In a recent case decided by the Appellate Division in New Jersey, Facebook, Inc. v. State of New Jersey, the court considered whether communication data wire warrants (“CDWs”) or wiretap orders had to be served on Facebook for law enforcement officers to obtain “prospective electronically stored information” from Facebook users as part of an ongoing criminal investigation. The court held that a CDW rather than a wiretap order was required. (The court additionally held that the duration of the particular CDWs – 30 days – was too lengthy under New Jersey’s search warrant procedures and had to be modified to a 10 day duration.)
In reaching this decision, the Appellate Division reversed decisions of two trial judges who each had ruled that wiretap orders – not CDWs – were needed to compel Facebook to turn over information, i.e., images, videos, audio files, posts, comments, histories, the contents of private messages, etc., it would collect prospectively from the subjects of the investigation. The CDWs sought “the ongoing disclosure of prospective electronic communications for thirty consecutive days, and the immediate disclosure of at least twice as many days’ worth of the historical communications.” Facebook provided all of the historical communications requested but moved to quash the CDWs to the extent they sought the contents of prospective electronic communications, contending that a wiretap order was needed to obtain those communications. (A wiretap order requires law enforcement to satisfy a significantly greater burden to be issued as compared to what must demonstrated to obtain a CDW.)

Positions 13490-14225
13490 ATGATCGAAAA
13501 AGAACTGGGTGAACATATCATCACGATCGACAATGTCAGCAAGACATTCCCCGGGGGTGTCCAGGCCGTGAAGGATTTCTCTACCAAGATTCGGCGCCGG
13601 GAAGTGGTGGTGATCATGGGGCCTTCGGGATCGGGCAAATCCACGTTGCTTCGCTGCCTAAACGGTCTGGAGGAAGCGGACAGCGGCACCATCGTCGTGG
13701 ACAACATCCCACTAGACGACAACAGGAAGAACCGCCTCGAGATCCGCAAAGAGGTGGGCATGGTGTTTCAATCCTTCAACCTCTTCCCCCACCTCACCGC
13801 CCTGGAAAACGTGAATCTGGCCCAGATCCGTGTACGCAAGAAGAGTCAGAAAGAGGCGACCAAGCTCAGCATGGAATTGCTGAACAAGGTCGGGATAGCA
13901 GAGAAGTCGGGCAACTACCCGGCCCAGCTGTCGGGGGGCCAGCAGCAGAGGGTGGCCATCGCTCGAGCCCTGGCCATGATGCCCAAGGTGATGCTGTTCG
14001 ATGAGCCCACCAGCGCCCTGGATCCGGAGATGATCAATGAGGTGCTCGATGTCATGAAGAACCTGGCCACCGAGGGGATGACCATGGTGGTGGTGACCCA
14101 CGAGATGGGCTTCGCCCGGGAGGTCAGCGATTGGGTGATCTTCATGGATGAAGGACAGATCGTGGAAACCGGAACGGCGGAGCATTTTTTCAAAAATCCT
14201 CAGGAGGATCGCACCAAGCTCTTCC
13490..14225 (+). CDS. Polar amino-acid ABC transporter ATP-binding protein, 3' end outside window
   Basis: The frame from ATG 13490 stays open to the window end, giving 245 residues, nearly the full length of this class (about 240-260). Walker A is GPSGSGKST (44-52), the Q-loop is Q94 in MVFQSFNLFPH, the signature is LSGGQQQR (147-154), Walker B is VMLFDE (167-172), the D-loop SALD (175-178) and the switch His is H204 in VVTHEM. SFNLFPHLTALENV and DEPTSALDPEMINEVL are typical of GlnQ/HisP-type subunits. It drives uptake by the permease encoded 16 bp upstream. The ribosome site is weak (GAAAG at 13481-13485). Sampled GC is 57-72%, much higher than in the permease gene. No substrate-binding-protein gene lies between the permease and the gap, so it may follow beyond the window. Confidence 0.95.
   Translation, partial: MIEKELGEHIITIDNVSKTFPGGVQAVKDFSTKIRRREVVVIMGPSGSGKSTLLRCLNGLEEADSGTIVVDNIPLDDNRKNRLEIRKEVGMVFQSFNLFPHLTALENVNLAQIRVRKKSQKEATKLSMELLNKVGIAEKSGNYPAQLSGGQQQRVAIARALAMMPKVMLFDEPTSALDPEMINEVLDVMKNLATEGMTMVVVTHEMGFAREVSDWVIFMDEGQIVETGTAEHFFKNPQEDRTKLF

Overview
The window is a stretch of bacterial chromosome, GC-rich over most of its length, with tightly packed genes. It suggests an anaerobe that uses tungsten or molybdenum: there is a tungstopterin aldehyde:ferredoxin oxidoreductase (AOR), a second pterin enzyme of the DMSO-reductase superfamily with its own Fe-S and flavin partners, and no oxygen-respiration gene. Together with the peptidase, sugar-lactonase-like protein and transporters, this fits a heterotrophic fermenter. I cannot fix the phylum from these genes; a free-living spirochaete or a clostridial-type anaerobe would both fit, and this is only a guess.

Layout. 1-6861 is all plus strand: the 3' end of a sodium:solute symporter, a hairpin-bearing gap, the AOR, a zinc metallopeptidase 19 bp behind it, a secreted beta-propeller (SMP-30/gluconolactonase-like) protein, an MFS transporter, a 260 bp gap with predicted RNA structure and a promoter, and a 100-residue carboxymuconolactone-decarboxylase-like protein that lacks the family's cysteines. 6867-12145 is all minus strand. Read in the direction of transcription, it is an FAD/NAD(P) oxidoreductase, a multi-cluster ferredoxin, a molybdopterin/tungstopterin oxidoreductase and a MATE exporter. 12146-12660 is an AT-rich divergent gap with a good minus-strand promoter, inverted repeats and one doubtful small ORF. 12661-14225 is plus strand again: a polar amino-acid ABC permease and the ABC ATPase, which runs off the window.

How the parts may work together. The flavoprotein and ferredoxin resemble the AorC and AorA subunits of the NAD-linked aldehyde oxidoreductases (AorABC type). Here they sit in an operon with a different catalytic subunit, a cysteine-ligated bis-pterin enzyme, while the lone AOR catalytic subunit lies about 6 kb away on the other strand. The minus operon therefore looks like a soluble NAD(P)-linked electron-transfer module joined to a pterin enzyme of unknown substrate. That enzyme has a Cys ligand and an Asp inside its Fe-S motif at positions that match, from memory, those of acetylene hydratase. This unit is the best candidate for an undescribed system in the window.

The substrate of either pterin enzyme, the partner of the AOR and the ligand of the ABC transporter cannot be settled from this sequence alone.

The court ruled that a CDW, not a wiretap order, was required to obtain the information sought from Facebook. The Appellate Division based its holding on the nature of the information being secured. The court explained that a wiretap order is needed to intercept “a communication contemporaneous with the transmission.” By contrast, a CDW seeks the “acquisition of communications in post-transmission electronic storage.” The CDSs at issue here did not contemplate the acquisition of communications contemporaneous with their transmission. Rather, the State only sought access to electronic communications already in “electronic storage” on Facebook’s servers as well as those which would be stored there. Thus, the State was not seeking access to the communications until after they were placed on Facebook’s servers.
In closing its opinion, the Appellate Division suggested that the case was a good example of showing that the law is evolving in response to changing technology and stored electronic information.
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For any question relating to this article, please contact Robert B. Nussbaum, Esq. at Saiber LLC.
Rob Nussbaum has lectured numerous times on legal issues and social media and how social media and other electronic evidence may be admitted into evidence at trial. He concentrates his practice in general commercial litigation and appears regularly in New Jersey federal and state courts.
For any questions relating to whether your website or social media presence can be used against you as a basis for personal jurisdiction, please contact Robert B. Nussbaum, Esq. at Saiber LLC.